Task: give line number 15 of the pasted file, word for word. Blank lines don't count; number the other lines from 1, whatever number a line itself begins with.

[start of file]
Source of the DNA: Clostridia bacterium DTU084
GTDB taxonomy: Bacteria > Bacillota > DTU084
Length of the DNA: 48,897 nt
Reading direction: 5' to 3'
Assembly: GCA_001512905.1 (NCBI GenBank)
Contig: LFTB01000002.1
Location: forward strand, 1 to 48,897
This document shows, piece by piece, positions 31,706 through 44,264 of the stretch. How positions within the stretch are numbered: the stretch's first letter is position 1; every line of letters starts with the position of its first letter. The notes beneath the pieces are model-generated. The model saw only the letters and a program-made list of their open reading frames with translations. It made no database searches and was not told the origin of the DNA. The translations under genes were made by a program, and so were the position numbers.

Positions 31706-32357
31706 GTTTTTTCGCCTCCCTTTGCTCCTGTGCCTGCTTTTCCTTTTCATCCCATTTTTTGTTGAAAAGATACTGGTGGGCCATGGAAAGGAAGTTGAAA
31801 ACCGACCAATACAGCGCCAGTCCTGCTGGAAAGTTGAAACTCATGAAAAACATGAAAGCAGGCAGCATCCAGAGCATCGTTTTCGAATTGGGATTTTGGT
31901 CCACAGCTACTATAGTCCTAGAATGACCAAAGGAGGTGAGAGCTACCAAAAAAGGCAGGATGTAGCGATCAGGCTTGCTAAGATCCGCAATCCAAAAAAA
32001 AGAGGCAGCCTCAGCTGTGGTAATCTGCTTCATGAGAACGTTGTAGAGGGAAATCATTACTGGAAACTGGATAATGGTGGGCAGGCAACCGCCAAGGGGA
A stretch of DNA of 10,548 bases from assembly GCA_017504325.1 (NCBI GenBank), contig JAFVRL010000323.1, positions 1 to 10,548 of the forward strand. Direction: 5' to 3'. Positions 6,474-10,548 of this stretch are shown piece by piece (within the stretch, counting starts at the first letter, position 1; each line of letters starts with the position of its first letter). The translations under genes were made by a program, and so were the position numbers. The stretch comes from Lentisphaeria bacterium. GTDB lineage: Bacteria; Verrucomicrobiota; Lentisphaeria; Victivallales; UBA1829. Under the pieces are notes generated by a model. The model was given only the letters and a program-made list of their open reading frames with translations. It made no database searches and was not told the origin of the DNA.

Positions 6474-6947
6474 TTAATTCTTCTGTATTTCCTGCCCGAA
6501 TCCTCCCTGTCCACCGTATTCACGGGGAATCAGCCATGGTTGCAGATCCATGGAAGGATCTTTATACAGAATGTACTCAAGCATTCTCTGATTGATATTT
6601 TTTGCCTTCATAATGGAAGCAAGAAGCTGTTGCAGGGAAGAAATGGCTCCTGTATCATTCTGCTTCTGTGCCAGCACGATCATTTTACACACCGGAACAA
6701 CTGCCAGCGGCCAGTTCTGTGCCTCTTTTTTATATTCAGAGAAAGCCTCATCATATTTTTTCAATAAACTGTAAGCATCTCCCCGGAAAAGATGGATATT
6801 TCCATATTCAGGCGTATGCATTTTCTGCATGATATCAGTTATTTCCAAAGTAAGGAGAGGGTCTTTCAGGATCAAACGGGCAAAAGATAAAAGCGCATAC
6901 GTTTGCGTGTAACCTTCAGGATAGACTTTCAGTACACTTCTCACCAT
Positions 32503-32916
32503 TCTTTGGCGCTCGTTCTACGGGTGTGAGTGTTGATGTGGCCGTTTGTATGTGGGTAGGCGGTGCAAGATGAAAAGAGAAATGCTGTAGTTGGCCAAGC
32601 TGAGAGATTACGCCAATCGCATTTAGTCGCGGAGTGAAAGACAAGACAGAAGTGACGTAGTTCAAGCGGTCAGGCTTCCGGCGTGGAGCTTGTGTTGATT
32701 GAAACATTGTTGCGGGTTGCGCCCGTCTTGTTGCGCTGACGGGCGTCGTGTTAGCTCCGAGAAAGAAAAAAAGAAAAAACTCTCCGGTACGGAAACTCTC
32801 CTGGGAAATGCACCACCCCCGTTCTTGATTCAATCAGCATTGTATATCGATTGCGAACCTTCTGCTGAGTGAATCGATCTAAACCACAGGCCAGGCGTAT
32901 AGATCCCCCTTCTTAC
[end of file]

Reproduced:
Positions 6474-6947